8Le journalisme me servait essentiellement pour connaître des gens - des écrivains, des peintres, des musiciens - que je voulais connaître. Le nombre d'interviews et de portraits que j'ai pu faire à cette époque est vraiment assez extraordinaire, quand j'y pense.
9Un homme de soixante-sept ans, qui marche doucement, la tête lourde, un grand sourire sur toute sa figure, les yeux pleins de malignité et de vivacité. Il parle avec circonspection, on dirait qu'il fait le tour de chacun de ses mots. Sa bonhomie, son innocente vanité, sa gentillesse, on en a peur, car on sent qu'elles cachent tant d'arrière-pensées, d'arrière-sentiments, pour ainsi dire, prêts à se réveiller au premier heurt. Qu'elles doivent être compliquées, les circonvolutions cérébrales de cet homme, dont l'âme est un puits de souvenirs, de noms, de réflexes, de nombres....
...Zéno, véritable "recherche du temps perdu", qui part d'un thème freudien, et dont l'introspection précise, la minutie des détails, ont permis à quelques critiques de rapprocher le nom de Svevo de celui de Proust. Et pourtant les deux œuvres sont bien différentes: chez Svevo (qui est moins "cosmique") l'humour ne perd jamais ses droits, et ses analyses minutieuses n'ont rien de commun avec la complexité stylistique de Proust qui découle d'impulsions poétiques. Proust est un tempérament lyrique ou plutôt épique. Svevo est de la famille de Goldoni, un dramatique.
10A colazione con Cocteau. Annunzia che la Francia lo disgusta, e che vuol scapper lontano. Ma non vuol viaggiare. Ecco, andrà a vivere in un monastero. E, beninteso, non scriverà più. Cioè, forse, un altra commedia...Ha bisogno di movimento, Cocteau: come farebbe a vivere, puta caso, in un monastero? E mai Cocteau confessa la verità: che da trentadue anni ch'è al mondo sta aspettando la fine dell'universo..
11 Depuis quelques années l'œuvre de M. Jean Cocteau n'est plus qu'un colloque étrange et désespéré avec la mort, un jeu de balançoire tragique entre la sérénité et le mystère. Opéra en est la dernière manche, que gagne le poète. Il nous accueille dans sa chambre de travail qui n'a presque plus rien d'humain et qui ne parvient plus à le fixer: ses regards en vrille sourient avec une naïveté triste d'homme "qui en revient".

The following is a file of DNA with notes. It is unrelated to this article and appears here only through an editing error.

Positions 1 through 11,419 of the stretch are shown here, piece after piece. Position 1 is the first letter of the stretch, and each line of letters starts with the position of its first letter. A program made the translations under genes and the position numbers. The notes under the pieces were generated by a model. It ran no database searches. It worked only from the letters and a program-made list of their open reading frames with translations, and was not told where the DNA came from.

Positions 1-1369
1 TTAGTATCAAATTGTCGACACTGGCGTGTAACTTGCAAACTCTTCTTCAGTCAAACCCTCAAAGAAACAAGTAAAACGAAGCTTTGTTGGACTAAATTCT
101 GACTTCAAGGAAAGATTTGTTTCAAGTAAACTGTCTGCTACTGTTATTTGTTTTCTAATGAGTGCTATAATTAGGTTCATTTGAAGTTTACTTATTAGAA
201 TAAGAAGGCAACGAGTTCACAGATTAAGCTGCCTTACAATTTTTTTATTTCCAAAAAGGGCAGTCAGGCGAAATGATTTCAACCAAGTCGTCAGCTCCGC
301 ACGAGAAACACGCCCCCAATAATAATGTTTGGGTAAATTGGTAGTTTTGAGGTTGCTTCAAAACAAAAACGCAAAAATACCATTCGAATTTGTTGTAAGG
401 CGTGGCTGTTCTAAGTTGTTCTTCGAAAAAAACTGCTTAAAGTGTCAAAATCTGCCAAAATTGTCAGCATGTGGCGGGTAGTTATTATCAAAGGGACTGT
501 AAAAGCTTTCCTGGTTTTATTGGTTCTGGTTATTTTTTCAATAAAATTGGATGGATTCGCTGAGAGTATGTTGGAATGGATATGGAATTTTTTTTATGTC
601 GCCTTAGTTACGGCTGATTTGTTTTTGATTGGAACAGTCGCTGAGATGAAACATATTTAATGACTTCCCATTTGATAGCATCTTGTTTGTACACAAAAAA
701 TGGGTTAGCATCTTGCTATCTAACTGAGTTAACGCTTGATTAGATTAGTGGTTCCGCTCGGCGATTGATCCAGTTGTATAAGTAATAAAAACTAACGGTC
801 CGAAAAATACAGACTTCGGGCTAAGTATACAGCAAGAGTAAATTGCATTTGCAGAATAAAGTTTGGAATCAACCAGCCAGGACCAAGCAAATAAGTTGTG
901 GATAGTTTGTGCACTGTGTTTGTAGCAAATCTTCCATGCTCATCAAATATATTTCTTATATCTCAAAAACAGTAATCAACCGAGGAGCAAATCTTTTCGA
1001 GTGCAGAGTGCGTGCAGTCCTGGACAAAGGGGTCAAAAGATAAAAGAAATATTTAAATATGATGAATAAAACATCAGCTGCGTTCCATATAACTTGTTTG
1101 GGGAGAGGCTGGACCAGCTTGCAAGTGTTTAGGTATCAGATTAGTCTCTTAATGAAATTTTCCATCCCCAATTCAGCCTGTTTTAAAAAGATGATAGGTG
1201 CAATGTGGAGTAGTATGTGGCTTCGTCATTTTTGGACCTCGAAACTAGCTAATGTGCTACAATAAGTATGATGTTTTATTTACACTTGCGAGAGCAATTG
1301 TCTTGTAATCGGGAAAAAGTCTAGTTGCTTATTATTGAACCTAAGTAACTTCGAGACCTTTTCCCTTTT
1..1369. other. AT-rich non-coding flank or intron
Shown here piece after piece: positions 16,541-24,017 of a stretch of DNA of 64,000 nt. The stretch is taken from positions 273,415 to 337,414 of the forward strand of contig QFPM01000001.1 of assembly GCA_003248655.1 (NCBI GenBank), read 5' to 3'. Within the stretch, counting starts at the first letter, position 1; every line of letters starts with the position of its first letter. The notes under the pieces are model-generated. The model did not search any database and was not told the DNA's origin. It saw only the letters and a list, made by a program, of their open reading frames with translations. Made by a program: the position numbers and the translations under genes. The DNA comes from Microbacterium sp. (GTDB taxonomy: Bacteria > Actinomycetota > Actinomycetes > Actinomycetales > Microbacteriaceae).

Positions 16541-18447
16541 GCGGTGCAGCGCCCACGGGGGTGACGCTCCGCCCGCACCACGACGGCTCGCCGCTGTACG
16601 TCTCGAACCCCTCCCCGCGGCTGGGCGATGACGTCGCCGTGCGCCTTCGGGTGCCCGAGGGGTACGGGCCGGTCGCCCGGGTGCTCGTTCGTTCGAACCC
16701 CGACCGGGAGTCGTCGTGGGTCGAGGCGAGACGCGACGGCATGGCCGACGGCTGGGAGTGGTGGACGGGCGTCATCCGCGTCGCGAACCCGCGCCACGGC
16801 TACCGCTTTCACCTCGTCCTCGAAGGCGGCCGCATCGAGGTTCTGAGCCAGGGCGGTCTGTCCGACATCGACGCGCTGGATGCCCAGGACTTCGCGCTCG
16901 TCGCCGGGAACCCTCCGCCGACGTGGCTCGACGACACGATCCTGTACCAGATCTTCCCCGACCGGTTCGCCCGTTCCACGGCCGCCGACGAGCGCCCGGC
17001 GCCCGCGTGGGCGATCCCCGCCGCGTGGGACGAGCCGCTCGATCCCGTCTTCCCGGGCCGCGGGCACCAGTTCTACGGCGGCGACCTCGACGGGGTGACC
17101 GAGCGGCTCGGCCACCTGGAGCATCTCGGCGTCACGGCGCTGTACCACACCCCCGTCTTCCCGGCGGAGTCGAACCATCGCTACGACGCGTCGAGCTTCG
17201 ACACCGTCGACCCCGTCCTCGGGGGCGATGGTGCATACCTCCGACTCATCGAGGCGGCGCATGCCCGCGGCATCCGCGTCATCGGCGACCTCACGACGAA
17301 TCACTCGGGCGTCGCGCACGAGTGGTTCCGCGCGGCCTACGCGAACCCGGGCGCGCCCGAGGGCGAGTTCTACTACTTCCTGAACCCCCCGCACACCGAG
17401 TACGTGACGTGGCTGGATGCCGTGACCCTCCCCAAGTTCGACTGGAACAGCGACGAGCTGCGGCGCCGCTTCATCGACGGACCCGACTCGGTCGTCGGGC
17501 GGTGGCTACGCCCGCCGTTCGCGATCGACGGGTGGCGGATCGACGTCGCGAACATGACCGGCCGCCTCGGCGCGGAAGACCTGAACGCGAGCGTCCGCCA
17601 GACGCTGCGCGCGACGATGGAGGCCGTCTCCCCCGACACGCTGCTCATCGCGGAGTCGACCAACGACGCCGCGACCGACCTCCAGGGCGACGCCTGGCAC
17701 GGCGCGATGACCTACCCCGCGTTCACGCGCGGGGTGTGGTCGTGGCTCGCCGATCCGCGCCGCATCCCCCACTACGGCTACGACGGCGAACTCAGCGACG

...On me demande partout d'aller faire des conférences, à Moscou, en Espagne, en Amérique: on me faisait des conditions excellentes, on a même annoncé que j'allais partir pour Hollywood. J'ai réfléchi - ce n'était pas ma route, il ne faut pas embrouiller les fils du destin. Je ne pourrais pas supporter les Américains: ils se sont fait de moi une image fausse, ils s'imagineraient qu'on leur livre un faux Cocteau. Je reste en France et je consens que ma légende voyage pour moi. Je perds de l'argent, mais je n'en ai pas besoin...J'avais une petite voiture, j'ai truqué le moteur: j'adore l'ahurissement des sportsmen qui voient une Citroën filer plus vite qu'une auto de course...
12 Dans une grande maison de Passy, au dernier étage: un appartement ensoleillé, no man's land qui sépare les barbares de l'homme de talent. On monte encore: comme la cime d'une tour, une petite chambre de travail. Des livres, un portrait de Rimbaud, le soleil. M. François Mauriac est grand et mince, il a les gestes brusques et énervés des félins, il sourit de toute sa figure coupante; sur son grand front serein, quand il fronce les sourcils, on ne voit de rides qu'à la racine du nez, mais elles sont profondes et amères, et elles illuminent sa voix glissante.
...On m'avait fait une renommée de grand chrétien, renommée assez gênante: je m'en préoccupais, mais je n'aurais jamais imaginé qu'elle me permettrait de connaître de près le monde islamique, qui est ce qui m'a passionné le plus là-bas et ce dont je garde le souvenir le plus attachant. J'étais arrivé à Tunis au beau milieu du Ramadan. La force, la vitalité de la religion parmi les mahomédans, m'ont frappé. Il suffit que l'on parle religion avec un mahométan pour l'intéresser. Ma renommée de romancier catholique m'a permis de m'entretenir fréquemment avec des soufs, des mystiques qui vous parlent avec science de saint Jean de la Croix ou de saint François de Sales.
13Il serait ardu de préciser ce qui se cache derrière l'humour sarcastique de Ilya Ehrenbourg: ce petit-fils de Voltaire est beaucoup plus russe qu'il n'en a l'air, et il le révèle, de temps en temps, par un mot qui porte loin ou par un regard étrange et au demeurant assez amer.
...un grand travail constructif qui fait de Berlin une ville-type de notre époque. L'aérodrome de Tempelhof, le nouveau quartier ouvrier, les installations techniques des studios de Babelsberg, ce Hollywood européen, tout cela montre la volonté et la capacité de construire. La fièvre de l'Allemagne intellectuelle, l'avidité avec laquelle sont recueillis les mouvements spirituels des peuples voisins, font que l'Allemagne ressemble à une grande gare de transit où tous les gens attendent leur correspondance. Dans notre époque de tremblements de terre c'est une occupation assez honorable.